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Click here for this week’s European Volksmarch schedule.

Well, folks, the weekend we have been waiting for is here. The annual Rothenburg ob der Tauber walk has arrived.

Chances are that as you are reading this, we are on our way to Rothenburg, the best-known walled city in Germany. We plan to walk the permanent trail Friday and then join the crowd Saturday for both the morning and afternoon walks.

The Rothenburg club will have 6-, 11- and 20-kilometer courses outside the city on both Saturday and Sunday, as well as the 17th annual 11-kilometer old city walk on Saturday afternoon that will wind Volksmarchers through the streets of Rothenburg.

If you have done these marches in Rothenburg, you can still walk the permanent trail, so really, there is no reason not to go. Don’t be put off by the fact that the club is offering B-medals this year; its mugs from the past have been absolutely beautiful! They are great souvenirs of Germany.

The start is in the sport hall and there will be food, music, vendors and a lot of Volksmarchers. The start hall will be slightly different this year: There will be no smoking allowed in the sports hall, so that’s good for all of us.

There are some very unusual sights in and around Rothenburg. In March 1945, Rothenburg was bombed and about 40 percent of the city was destroyed. It is remarkable how it has been rebuilt and restored. There are several towers and gates in and around the city. One of the most famous is the Plönlein and Siebersturm.

The city is usually lit up at night for some impressive sights of the old city. One of our favorites is St. Jacob’s Church. Inside is one of the huge, ornately carved altars made by master sculptor Tilman Riemenschneider in about the year 1500. Mostly known for his work in wood, Riemenschneider also sculpted alabaster, sandstone and marble. He is considered one of the great artists of the late Middle Ages.

Start times are 7 a.m. until noon Saturday for the 6-, 11- and 20-kilometer courses, and noon until 5 p.m. for the city walk. Sunday’s times are 7 a.m. until 2 p.m. for the 6k and 11k marches, and 7 a.m. until 1 p.m. for the 20k. There also will be 6- and 11-kilometer Young Walker’s Tours that will use the same routes and starting cards.

The cobblestone streets in the city can be hard on the feet, so wear good walking shoes. They might be jarring for anyone riding in a stroller, so you might want to carry the little one for a while if it gets too rough. The trails can be pretty slick in places if it is a frosty morning, so watch your footing. The start hall can get very crowded, and a small dog might get tripped over, so if you’re walking with a dog, try to get there early to beat the crowd.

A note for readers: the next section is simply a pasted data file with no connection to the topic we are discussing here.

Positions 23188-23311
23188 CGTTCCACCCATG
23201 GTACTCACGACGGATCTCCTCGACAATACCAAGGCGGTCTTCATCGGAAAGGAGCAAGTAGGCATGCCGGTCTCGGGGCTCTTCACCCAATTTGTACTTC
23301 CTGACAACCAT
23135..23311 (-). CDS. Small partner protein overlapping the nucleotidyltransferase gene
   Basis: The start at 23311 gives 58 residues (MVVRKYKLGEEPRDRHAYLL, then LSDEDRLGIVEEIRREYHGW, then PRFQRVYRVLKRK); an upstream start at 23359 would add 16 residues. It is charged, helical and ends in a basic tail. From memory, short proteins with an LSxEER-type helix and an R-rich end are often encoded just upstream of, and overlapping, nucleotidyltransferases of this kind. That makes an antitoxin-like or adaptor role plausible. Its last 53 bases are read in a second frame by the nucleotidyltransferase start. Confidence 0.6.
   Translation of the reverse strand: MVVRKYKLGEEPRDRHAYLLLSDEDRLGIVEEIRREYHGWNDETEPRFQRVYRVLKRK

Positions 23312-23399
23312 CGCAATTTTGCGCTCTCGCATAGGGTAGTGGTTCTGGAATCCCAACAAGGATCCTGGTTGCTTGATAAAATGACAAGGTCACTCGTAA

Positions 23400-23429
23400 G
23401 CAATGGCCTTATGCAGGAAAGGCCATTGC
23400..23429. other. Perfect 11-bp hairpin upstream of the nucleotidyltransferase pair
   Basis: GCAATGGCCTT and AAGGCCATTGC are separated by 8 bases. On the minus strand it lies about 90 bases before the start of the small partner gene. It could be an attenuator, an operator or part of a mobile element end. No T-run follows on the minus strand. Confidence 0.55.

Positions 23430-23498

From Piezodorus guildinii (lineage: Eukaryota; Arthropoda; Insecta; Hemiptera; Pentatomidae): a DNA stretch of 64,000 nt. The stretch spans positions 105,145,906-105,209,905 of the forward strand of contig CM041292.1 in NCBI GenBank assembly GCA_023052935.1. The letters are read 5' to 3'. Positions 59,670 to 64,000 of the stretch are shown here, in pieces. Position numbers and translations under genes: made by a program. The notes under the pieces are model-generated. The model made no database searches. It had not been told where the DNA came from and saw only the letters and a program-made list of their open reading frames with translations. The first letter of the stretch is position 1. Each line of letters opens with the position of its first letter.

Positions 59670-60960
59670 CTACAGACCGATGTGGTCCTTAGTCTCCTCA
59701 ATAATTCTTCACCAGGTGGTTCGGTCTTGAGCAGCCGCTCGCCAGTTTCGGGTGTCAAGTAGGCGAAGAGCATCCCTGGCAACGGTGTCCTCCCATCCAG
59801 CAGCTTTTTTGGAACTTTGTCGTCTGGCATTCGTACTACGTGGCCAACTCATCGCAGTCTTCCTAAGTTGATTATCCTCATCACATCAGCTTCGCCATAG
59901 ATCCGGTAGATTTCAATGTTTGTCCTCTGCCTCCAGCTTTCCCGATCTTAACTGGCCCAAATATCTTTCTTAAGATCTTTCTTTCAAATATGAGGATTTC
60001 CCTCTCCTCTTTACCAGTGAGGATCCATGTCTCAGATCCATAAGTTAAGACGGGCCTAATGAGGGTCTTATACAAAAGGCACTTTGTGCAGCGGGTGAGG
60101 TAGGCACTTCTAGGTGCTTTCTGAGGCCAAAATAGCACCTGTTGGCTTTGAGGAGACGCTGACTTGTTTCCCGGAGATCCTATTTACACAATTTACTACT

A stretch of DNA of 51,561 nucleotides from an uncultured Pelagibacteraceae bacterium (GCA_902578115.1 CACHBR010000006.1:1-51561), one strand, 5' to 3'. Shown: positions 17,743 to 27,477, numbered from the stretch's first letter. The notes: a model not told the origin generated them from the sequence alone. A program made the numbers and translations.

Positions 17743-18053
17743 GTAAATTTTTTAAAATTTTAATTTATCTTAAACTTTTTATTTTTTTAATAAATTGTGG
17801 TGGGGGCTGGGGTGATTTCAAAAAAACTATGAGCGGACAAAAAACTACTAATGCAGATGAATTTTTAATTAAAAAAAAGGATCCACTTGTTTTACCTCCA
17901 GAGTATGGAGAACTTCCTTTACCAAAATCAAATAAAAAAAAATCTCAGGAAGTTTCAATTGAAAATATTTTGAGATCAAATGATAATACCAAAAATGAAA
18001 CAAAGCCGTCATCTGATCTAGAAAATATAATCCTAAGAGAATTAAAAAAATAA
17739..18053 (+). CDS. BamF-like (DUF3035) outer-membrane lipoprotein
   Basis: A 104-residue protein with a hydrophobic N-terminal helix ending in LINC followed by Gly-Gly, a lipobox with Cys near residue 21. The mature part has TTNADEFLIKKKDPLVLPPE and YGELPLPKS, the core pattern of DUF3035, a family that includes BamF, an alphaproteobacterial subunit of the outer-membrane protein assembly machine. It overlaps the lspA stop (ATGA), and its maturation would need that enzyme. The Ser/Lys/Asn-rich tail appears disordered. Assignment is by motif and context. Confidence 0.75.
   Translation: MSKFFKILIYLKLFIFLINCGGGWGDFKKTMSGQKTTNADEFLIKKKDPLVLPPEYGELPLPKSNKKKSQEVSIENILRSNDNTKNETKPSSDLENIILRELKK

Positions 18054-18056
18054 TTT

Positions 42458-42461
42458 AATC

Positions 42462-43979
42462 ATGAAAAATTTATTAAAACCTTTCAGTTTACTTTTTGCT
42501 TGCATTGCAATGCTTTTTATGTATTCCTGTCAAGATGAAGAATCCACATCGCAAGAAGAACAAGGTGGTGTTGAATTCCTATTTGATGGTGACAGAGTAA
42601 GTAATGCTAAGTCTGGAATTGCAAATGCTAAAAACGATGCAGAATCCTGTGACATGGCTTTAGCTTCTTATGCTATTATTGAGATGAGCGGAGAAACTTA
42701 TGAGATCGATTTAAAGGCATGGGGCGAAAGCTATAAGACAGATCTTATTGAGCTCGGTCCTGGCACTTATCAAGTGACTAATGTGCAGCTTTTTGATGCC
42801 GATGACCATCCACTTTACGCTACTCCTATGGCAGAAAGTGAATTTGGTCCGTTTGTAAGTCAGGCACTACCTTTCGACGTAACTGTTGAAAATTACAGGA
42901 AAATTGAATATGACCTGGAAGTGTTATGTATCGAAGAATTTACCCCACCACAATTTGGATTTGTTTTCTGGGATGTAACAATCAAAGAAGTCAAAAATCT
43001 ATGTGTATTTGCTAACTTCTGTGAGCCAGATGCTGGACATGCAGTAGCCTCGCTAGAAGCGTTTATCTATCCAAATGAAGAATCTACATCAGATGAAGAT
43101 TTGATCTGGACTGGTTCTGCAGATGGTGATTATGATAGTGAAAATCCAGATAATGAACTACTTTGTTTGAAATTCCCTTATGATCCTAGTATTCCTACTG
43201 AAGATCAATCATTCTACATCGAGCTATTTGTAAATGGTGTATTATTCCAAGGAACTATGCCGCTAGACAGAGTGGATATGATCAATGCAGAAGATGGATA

Another tip is to buy your food and drink coupons before you walk. Once you’ve walked and worked up that appetite and thirst, you can go directly to the food and drink areas without having to stand in line for tickets.

Rothenburg is easily reached by way of Autobahn 7 and is near the intersection of A6 and A7. Exit the autobahn, follow the main road into the city and at the first traffic light you should see an Aral gas station and an Opel car dealer. Make a left at this intersection; the start hall is on the right, near the soccer field. No car? No problem! The start hall is only a five-minute walk from the train station.

Whether you choose to walk the trails outside this city or the Saturday old town walk within, plan to spend some part of your weekend in Rothenburg, the most well-known walled city in Germany.


A tip of the old fedora to the hard-working folks who still manage to send us fliers. This week’s contributors are: Bob Gambert; Wayne Henry; Ramona and Horst Kechelen; Tim and Luchi Lynch; “Pat” Patterson; Mary Jo Piccin; the Reynozo Clan; Dawn St. John; Nancy Shawley; Regina Tiedermann; Jose Valdez; Jennifer West; and Ed Whitworth.


Notes about this week’s events:

• The Wanderclub Starke Sohle e.V. Idar Oberstein, Germany, hosts its 24th Volksmarch this weekend in the town of Weierbach beginning at the Hessenstein Halle. The 6k and 10k start from 7:30 a.m. to 2 p.m. Saturday and 7:30 a.m. to 1 p.m. Sunday. If you’re up to a 20-kilometer trail, begin between 7:30 and 1 p.m. Saturday, 7:30 a.m. to noon Sunday. The club is offering its traditional stone souvenir for completing a trail; this year it is a vase.

• If you are still looking for a torch walk, Kelheim, Germany, is having one Saturday. Start between 4 and 6 p.m. and finish by 8.

• The Belgian town of Ittre is only about 10 miles from Waterloo. After you complete the walk there, why not visit the battlefield and museums?

• The prize for completing the walk in Haisterkirch, Germany, is a ceramic jar with a cow design and a little scoop. It looks like an excellent sugar or coffee container.

Notes from Clark Soeldner, our Italian walking expert:

• “I’ve done the Borso del Grappa event three times and always enjoyed it. If the course is the same, it will be serious mountain trails for the longer walks.

• “The prize at the Calusco d’Adda walk is a cosmetic and sport item for the first 1,800 participants.

• “Parts of the Fanna walk are usually on very steep mountain trails. If it has been raining, the mud can be incredible. A few years ago, one member of our group lost a shoe in the mud and never did find it! This is a small but very friendly event.

• “A flier for the Ponteranica walk notes that the walk is in the hills. This is probably an understatement.”

Please e-mail Volksmarch schedule information for any country to two. By conventional mail, send brochures (in date order if possible) to: Bob and Lorraine Huffaker, CMR 460, Box 278, APO, AE, 09703-0278.


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